She was a square, stolid woman, who ran to dark hair round the mouth despite a fantastic blonde creation on her head. But now she seemed to have grown old, and she walked uncertainly, as if she were not sure where she was going.

They were out in the centre of the floor before they suddenly looked up at me. I met two pairs of frightened eyes, but even then I did not recognize the suspicion there. I was shocked, but only by death. No hint of any further horror reached me, and it did not enter my head that I might be in any way involved.

“Is it true?” I asked.

Mitzi made an inarticulate sound, and her eyes flashed at me. She opened her mouth to speak, but the old man silenced her.

“Go back to your room at once, miss,” he said sharply to me. “Don’t come down. It’s no sight for you.”

There was a startled peremptoriness in the order that was authoritative, but I only imagined he thought I should not interfere as I was not one of the family.

“But are you sure?” I persisted, glancing fearfully toward the studio. “It doesn’t seem possible. Are you sure, Rudkin, that she really is——”

Mitzi began to laugh horribly, and the old man shook her arm, silencing her abruptly.

“I am quite certain, miss,” he said grimly. “Go back, if you please.”

The whole house was alive by this time. Doors were opening, and I could hear hushed voices and sharp questions on all sides. I went slowly to my room and stood in the doorway, trying to guess what was happening from the rustlings and whisperings downstairs.

I assumed I was forgotten. It never occurred to me that the name on the lips of everyone who came out of that tomb of a studio was mine.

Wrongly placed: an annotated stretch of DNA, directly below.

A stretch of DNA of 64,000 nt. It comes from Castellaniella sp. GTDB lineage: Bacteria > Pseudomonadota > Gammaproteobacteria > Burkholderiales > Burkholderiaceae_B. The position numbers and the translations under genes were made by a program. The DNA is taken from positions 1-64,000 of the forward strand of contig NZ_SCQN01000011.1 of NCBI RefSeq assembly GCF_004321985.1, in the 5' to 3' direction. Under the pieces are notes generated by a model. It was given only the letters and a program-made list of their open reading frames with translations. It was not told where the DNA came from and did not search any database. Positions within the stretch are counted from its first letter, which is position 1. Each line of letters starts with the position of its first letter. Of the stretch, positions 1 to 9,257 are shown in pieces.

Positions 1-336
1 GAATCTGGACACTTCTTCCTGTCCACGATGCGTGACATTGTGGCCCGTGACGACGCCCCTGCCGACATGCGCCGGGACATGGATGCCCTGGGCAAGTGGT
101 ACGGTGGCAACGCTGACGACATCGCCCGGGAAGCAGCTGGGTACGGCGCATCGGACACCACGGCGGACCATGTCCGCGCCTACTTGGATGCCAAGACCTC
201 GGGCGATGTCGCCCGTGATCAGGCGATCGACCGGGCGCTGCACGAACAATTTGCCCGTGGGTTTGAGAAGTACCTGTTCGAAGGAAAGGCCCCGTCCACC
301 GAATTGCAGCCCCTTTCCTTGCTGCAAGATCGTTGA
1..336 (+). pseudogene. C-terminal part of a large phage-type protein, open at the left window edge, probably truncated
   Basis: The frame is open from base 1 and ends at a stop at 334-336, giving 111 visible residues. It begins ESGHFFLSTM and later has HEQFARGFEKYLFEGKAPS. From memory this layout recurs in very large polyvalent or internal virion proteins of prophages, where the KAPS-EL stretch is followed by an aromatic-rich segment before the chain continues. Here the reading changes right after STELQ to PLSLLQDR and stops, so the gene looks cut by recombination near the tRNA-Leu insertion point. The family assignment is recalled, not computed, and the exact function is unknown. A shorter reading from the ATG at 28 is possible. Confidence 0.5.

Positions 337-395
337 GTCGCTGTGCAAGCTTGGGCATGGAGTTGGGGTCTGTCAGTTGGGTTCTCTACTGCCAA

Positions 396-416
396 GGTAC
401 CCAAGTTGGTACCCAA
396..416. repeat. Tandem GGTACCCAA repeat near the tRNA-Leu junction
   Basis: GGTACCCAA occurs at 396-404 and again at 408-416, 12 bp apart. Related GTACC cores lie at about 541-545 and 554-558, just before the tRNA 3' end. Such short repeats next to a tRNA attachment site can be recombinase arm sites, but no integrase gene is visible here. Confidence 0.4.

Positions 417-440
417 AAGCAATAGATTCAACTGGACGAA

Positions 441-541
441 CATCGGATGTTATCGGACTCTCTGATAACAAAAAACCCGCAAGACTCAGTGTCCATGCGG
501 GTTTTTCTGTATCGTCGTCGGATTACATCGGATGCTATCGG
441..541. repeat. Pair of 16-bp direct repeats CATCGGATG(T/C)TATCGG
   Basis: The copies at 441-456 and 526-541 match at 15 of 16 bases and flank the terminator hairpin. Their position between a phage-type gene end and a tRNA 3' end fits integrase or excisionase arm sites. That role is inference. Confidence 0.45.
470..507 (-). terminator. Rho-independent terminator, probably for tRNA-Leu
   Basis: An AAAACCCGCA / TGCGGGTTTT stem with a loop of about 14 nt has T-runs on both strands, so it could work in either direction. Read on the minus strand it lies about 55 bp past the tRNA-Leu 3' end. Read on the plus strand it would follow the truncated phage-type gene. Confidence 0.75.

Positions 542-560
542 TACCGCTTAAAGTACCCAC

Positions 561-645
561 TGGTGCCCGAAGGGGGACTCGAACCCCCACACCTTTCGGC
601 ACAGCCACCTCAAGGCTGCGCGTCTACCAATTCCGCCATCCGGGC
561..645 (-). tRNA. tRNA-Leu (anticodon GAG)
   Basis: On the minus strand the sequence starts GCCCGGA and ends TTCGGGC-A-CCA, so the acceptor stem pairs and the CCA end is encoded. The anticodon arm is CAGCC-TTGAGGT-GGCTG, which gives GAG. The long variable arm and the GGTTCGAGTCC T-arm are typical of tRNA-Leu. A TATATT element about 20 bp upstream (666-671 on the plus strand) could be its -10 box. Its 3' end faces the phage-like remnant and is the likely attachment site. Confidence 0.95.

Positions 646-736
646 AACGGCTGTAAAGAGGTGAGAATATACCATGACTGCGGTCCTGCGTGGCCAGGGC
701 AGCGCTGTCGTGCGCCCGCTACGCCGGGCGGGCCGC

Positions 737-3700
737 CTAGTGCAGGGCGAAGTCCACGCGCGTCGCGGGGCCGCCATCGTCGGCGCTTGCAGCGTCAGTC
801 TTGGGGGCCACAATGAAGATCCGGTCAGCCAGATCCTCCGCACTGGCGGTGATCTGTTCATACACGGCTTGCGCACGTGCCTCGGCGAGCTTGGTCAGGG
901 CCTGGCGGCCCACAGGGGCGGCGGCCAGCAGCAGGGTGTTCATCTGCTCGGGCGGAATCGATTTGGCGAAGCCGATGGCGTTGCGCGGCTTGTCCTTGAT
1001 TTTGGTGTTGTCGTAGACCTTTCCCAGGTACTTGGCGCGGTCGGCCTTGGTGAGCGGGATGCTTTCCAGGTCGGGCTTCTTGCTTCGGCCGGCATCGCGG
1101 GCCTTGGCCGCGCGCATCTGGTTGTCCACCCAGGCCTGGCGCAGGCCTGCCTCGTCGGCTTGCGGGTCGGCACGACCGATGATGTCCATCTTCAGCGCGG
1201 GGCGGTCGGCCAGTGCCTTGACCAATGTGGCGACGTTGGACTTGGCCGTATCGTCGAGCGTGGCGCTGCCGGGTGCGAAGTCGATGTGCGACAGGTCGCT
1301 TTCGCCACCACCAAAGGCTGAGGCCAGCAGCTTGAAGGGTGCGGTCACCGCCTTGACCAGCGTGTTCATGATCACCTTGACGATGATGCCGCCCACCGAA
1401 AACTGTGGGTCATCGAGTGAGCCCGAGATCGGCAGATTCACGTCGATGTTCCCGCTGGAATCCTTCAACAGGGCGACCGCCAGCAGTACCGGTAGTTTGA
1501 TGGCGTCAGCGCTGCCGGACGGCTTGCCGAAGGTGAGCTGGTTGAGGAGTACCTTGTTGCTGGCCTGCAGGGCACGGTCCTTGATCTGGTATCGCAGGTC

The realisation, when it did come, was terrifying. I was still in my dressing gown, lingering half in and half out of my bedroom, when there were swift footsteps on the stairs, and the next moment Julian came striding down the corridor toward me.

My first thought was that he looked like a skeleton again, his silk gown flapping around his long legs, his fair hair tousled, and his eyes pits of misery. There was something else in his eyes, too, part of which, thank God, was disbelief.

“Julian,” I began eagerly, then was silent before his expression.

He caught my shoulders and thrust me into the room, closing the door behind him. “Gillie,” he said huskily. “Oh, Gillie, what have you done?”

I drew back from his eyes, which were frightening in their wretchedness. “Done?” I echoed stupidly.

He put both hands on my shoulders, and his fingers bit into my flesh. I could feel him shaking, but his eyes never left mine. They peered searchingly into mine, determined yet dreading to see the truth there. “Gillie, my darling girl, what did you put in that cup?”

It took me a second or two to understand what he meant, and then I understood it all. I saw the whole thing clearly in one dreadful, cinematic flash.

Rita had been poisoned. I had sent her a cup of coffee last thing at night. It is notorious that coffee disguises the taste of anything. The motive? Who than I had a better one?

For an instant, as the full realisation flooded over me, I was panic-stricken. I felt my eyes widening as Julian stared into them, and my mouth grew dry. Then, quite suddenly, it seemed absurd.